Agrin-induced Reorganization of Extracellular Matrix Components on Cultured Myotubes: Relationship to AChR Aggregation

  • Ralph M. Ni
  • Published 1990

Abstract

Agrin, an extracellular matrix-associated protein extracted from synapse-rich tissues, induces the accumulation of acetylcholine receptors (AChRs) and other synaptic components into discrete patches on cultured myotubes. The appearance of agrin-like molecules at neuromuscular junctions suggests that it may direct synaptic organization in vivo. In the present study we examined the role of extracellular matrix components in agrin-induced differentiation. We used immunohistochemical techniques to visualize the spatial and temporal distribution of laminin, a heparan sulfate proteoglycan (HSPG), fibronectin, and type IV collagen on cultured chick myotubes during agrininduced aggregation of AChRs. Myotubes displayed significant amounts of laminin and HSPG, lesser amounts of type IV collagen, and little, if any, fibronectin. Agrin treatment caused cell surface laminin and HSPG to patch, while collagen and fibronectin distributions were generally unaffected. Many of the agrin-induced laminin and HSPG patches colocalized with AChR patches, raising the possibility of a causal relationship between matrix patching and AChR accumulations. However, patching of AChRs (complete within a few hours) preceded that of laminm or HSPG (not complete until 15-20 h), making it unlikely that matrix accumulations initiate AChR patching at agrin-induced sites. Conversely, when AChR patching was blocked by treatment with anti-AChR antibody mAb 35, agrin was still able to effect patching of laminin and HSPG. Taken together, these findings suggest that agrin-induced accumulations of AChR and laminin/HSPG are not mechanistically linked. F UNCTIONAL transmission across the neuromuscular junction requires the precise localization of cell surface, cytoskeletal, and extracellular components at the point of nerve-muscle contact (reviewed by Peng, 1987; Schuetze and Role, 1987; Steinbach and Bloch, 1986; Rubin and Barald, 1983; Dennis, 1981; Fambrough, 1979). It is quite remarkable that these components accumulate in such a discrete region, which represents only ~,0.1% of the myofiber surface. Acetylcholine receptors (AChRs) ~, for example, are packed into the synaptic membrane at densities approaching 15-20,000 per square micron, hut are virtually absent elsewhere on the myofiber surface (reviewed in Salpeter and Loring, 1985). To understand the mechanisms involved in the formation and maintenance of synaptic structure, we have treated cultured myotubes with agrin, a synaptic-organizing molecule that appears to be related to factors that function at synapses in vivo. Studies by McMahan and colleagues demonstrated that in vivo matrix-associated factors can play a significant role in the regeneration of neuromuscular structure (Sanes et al., Dr. Nitkin's present address is NICHD-MRDDB, Bldg. EPN, Rm. 631, 6130 Executive Blvd., Bethesda, MD 20892. Address reprint requests to him. 1. Abbreviations used in this paper: AChR, acetyicholine receptor; HSPG, heparan sulfate proteoglycan. 1978; Burden et al., 1979; McMahan and Slater, 1984; Anglister and McMahan, 1985; see also Bader, 1981). This led to the screening of matrix-enriched fractions of Torpedo electric organ for factors that affect AChR distribution (Rubin and McMahan, 1982; Nitldn et al., 1983;~ Godfrey et al., 1984). In this manner a proteinaceous factor, termed agrin, was identified and characterized (Nitldn et al., 1987). Agrin induces on cultured myotubes dense accumulations of AChRs, which are also associated with acetylcholinesterase (Wallace et al., 1985; Wallace, 1986) and other synaptic components (Wallace, 1989). mAbs against the active component recognize a related series of polypeptides with molecular masses of 70, 95, 135, and 150 kD (Nitldn et al., 1987; see also Godfrey et al., 1988a). These mAbs were also used to demonstrate that agrin-like molecules are concentrated at neuromuscular junctions in vivo (Fallon et al., 1985; Reist et al., 1987; Godfrey et al., 1988a). Therefore, not only is agrin a useful means of inducing "synaptic" differentiation on cultured myotubes, but it appears to be related to factors that direct synaptic development in vivo. Several observations suggest that agrin-induced AChR patching occurs through a specific, physiological cellular mechanism. Agrin effects myotubes in a dose-dependent manner, although at higher agrin levels the number of AChR patches per myotube plateaus off (Godfrey et al., 1984; Wallace, 1989), suggesting that AChR patching may be limited © The Rockefeller University Press, 0021-9525/90/09/1161/10 $2.00 The Journal of Cell Biology, Volume 11 I, September 199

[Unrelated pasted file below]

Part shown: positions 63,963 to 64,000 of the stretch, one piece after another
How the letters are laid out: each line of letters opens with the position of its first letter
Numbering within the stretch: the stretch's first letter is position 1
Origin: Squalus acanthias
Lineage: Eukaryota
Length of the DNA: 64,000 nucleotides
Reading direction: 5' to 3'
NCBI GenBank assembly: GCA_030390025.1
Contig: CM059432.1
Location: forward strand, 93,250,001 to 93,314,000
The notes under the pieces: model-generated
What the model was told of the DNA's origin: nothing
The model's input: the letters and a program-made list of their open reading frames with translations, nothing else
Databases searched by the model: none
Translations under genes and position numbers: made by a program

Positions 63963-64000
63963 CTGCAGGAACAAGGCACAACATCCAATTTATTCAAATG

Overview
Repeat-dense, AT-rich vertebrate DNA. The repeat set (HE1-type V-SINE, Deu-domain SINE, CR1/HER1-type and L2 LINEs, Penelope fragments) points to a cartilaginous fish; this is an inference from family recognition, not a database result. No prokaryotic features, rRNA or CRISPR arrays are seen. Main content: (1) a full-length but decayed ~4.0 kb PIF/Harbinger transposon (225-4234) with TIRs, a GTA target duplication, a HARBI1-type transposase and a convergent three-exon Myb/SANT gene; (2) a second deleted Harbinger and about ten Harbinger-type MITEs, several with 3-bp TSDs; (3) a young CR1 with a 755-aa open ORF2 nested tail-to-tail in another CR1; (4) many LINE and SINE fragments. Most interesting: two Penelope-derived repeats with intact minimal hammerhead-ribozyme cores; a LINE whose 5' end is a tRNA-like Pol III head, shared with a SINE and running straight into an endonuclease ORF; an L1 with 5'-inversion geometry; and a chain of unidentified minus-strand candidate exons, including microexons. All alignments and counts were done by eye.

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Cite this paper

@inproceedings{Ni1990AgrininducedRO, title={Agrin-induced Reorganization of Extracellular Matrix Components on Cultured Myotubes: Relationship to AChR Aggregation}, author={Ralph M. Ni}, year={1990} }